The key to understanding the world may reside in a toilet.
Make that multiple toilets—in Japan and Kenya, where restroom-related invention has taken two very different forms. In the late 1980s, the Japanese toilet manufacturer Toto developed the portable "Sound Princess," which simulates the sound of flushing water, so that women using public toilets could drown out the noises associated with going to the bathroom. More recently, the Umande Trust, a Kenyan organization, designed "bio centers" that house toilets and convert human waste into biogas and liquid fertilizer, as a sustainable alternative to "flying toilets"—the dangerous practice in slums of dropping that waste in a bag and flinging it as far as possible.
As Dayo Olopade sees it, these divergent solutions speak to a fundamental truth about the way the world works today: There are "lean" countries, where bathroom-noise-masking technology isn't much of a priority, and "fat" countries, where the menace of flying toilets isn't exactly on people's radar. It's the buzzy business concepts of "lean manufacturing" and "lean startups"—applied to international affairs and human development.
In the fat nations that belong to the Organization for Economic Cooperation and Development (OECD), the Nigerian-American journalist explains, gross national income (GNI) per person is roughly $41,000 a year, and "problem solving is well beyond the basics of sanitation, vaccination, and electrification." In the lean nations of sub-Saharan Africa and East and Central Asia, GNI per person is around $1,200, and problem-solving operates at a more basic level.
The key insight of Olopade's new book, The Bright Continent: Breaking Rules & Making Change in Modern Africa, is that being a fat country isn't necessarily good, and being a lean country isn't necessarily bad. Most literally, fat states struggle with obesity epidemics. But they also confront issues like "a subprime mortgage crisis, pay-to-play politics, and an unfortunate taste for oil." For all the challenges African countries face—and these obstacles are real and numerous—they also have some advantages over their bloated peers. "If necessity is the mother of invention," Olopade writes, "Africa's adversities are the mother of necessity."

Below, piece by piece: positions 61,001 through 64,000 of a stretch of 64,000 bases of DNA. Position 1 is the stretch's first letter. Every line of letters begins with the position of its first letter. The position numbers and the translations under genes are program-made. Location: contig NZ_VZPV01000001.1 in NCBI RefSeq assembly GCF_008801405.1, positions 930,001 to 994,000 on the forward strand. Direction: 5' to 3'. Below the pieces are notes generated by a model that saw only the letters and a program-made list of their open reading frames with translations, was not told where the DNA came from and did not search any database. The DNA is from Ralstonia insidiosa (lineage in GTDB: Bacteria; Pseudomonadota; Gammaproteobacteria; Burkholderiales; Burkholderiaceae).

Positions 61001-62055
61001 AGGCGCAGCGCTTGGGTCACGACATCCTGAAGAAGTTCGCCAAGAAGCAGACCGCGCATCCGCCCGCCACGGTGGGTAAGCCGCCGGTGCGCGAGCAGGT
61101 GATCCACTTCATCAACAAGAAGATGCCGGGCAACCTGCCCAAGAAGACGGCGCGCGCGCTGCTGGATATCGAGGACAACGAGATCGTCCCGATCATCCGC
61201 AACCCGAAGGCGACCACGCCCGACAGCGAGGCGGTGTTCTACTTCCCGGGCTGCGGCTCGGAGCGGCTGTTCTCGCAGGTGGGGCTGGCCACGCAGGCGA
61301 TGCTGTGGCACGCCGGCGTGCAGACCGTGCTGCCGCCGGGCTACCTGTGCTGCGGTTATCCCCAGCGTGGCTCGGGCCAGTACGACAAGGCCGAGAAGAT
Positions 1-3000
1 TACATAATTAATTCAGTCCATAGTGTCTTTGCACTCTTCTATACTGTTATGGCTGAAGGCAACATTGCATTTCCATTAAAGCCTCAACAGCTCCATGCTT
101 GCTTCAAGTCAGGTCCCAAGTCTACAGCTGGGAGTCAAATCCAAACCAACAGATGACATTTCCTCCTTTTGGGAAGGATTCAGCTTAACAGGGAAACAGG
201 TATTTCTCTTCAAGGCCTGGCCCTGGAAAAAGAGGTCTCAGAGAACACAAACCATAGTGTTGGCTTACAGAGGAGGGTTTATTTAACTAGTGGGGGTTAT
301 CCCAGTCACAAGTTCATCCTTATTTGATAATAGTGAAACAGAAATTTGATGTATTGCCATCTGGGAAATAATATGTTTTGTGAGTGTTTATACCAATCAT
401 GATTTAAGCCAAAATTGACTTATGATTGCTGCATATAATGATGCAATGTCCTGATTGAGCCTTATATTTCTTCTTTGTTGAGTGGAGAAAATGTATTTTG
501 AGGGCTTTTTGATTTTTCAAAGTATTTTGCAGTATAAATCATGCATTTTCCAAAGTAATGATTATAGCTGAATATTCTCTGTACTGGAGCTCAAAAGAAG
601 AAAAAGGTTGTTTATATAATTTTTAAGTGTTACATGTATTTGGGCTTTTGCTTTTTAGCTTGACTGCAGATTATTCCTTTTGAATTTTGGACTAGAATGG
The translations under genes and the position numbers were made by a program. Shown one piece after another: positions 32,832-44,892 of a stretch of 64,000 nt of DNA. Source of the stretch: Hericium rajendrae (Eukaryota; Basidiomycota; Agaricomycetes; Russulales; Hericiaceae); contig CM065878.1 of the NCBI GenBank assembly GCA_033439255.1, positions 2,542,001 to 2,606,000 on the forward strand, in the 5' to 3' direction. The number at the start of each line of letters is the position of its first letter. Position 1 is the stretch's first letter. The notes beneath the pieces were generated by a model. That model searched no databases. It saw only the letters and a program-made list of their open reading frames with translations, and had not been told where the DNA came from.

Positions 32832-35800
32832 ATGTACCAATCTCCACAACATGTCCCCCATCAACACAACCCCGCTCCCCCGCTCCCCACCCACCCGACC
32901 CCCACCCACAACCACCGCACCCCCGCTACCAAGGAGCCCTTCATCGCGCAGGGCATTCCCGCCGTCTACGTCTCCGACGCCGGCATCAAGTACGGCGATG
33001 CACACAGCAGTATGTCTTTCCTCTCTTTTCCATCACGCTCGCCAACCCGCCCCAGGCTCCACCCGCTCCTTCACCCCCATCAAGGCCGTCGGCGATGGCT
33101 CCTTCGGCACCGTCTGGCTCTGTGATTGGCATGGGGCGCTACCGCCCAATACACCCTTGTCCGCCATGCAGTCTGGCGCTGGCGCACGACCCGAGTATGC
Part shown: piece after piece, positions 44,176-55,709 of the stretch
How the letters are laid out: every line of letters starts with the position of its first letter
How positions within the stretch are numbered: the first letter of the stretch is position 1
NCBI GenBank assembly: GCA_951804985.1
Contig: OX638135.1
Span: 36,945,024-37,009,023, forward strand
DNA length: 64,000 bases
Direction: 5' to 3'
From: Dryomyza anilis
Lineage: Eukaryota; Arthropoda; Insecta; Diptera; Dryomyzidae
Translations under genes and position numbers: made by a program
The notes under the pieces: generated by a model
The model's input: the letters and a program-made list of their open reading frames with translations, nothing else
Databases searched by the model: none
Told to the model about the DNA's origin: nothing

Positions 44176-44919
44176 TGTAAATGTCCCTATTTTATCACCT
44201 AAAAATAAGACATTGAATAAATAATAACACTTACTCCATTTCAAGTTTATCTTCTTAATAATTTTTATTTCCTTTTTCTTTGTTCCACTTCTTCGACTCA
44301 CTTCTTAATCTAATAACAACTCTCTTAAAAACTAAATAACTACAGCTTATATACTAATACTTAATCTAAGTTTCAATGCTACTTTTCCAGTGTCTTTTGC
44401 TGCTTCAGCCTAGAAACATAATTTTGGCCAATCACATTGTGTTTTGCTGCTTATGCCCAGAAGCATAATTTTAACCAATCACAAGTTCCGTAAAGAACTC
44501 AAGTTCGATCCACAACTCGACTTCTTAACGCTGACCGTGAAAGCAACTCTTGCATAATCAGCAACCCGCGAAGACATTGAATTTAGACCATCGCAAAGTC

"Individual Africans waste less food, owe less money, and maintain a regional carbon footprint that is the lowest in the world," she explains. "And because the region had been largely excluded from reckless global markets, Africa actually avoided the worst of the financial crisis."
Energy Consumption by Region, 1971-2011
Olopade told me this logic extends to fields like medicine. Doctors in wealthy countries may benefit from high-tech diagnostic tools, she explains, but her parents, who went to medical school in Nigeria, were trained to listen more closely to patients and make better use of low-tech instruments like stethoscopes—precisely because they didn't have access to more advanced technology.
"It's not that you wouldn't want CT-scan machines," she says. "But for tuberculosis, for example, by asking someone if they've lost weight, by looking at their eyes, checking if they have a cough—that gets you 85 percent of the way toward diagnosis clinically. Just because you have fewer resources doesn't necessarily mean that you can't get to the same sort of outcomes. You might actually be able to get these outcomes in a more nimble and efficient way."
Since the end of the Cold War, we've struggled to develop a taxonomy to replace the neat (if fluid and flawed) division of the planet into the First, Second, and Third Worlds. The void has been filled by a parade of terms ("global south" and "global north"; "developing," "developed," and "least developed"; "frontier" and "failed"; "emerging" but, oddly enough, not "emerged")—and acronyms (NICs; BRICs; MINTs).
Even the biggest cheerleaders for these taxonomies acknowledge that they are creatures of convenience rather than accurate portrayals of a complex world (Olopade agrees, telling me that leanness is present in fat countries, and vice versa, and that leanness manifests itself differently in different African countries). But the designations we choose have real-world implications.
"These divisions are deeply normative: When you talk about 'developing,' there is this implicit assumption that you are developing toward America or Europe," Olopade says. China's development model, "which looks nothing like the liberal democracy that is so vaunted in 'the West,'" demonstrates "that there are different paradigms for how you might want to achieve social progress."